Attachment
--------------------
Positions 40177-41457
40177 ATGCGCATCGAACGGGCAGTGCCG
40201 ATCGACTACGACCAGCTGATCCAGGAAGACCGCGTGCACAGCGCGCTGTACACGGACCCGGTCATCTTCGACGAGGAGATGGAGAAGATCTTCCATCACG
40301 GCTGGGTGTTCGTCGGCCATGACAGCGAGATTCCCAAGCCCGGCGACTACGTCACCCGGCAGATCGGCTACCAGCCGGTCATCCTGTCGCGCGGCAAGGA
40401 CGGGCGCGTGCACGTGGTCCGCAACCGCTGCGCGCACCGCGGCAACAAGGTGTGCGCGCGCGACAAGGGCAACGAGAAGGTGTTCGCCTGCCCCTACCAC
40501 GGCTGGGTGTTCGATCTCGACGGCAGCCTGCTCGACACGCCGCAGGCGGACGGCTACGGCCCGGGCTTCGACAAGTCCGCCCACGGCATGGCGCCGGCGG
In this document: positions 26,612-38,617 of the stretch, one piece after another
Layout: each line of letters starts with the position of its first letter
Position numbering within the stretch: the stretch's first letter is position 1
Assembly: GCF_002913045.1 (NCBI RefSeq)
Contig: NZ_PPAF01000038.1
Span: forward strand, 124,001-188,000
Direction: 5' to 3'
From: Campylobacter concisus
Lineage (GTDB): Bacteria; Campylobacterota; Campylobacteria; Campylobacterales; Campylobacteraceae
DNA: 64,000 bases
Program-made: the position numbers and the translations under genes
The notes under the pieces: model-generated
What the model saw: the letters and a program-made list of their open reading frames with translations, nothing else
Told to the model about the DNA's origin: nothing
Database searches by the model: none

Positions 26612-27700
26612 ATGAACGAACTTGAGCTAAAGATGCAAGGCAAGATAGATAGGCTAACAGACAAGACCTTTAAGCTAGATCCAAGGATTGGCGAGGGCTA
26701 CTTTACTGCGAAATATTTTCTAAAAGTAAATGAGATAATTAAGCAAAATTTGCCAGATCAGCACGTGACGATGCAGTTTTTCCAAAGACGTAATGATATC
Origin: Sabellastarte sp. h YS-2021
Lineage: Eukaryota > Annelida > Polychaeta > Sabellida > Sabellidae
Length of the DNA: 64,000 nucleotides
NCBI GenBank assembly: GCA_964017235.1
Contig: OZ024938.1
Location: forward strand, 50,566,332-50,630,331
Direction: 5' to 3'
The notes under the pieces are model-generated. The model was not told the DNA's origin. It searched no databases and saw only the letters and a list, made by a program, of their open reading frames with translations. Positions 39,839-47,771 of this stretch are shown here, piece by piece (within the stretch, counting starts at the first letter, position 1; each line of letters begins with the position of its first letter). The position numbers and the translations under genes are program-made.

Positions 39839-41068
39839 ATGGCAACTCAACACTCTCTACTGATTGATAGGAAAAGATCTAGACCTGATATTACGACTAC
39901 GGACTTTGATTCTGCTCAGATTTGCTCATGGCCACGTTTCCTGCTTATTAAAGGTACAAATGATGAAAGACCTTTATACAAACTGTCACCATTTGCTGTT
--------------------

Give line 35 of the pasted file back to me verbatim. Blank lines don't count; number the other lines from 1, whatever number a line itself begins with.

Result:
39901 GGACTTTGATTCTGCTCAGATTTGCTCATGGCCACGTTTCCTGCTTATTAAAGGTACAAATGATGAAAGACCTTTATACAAACTGTCACCATTTGCTGTT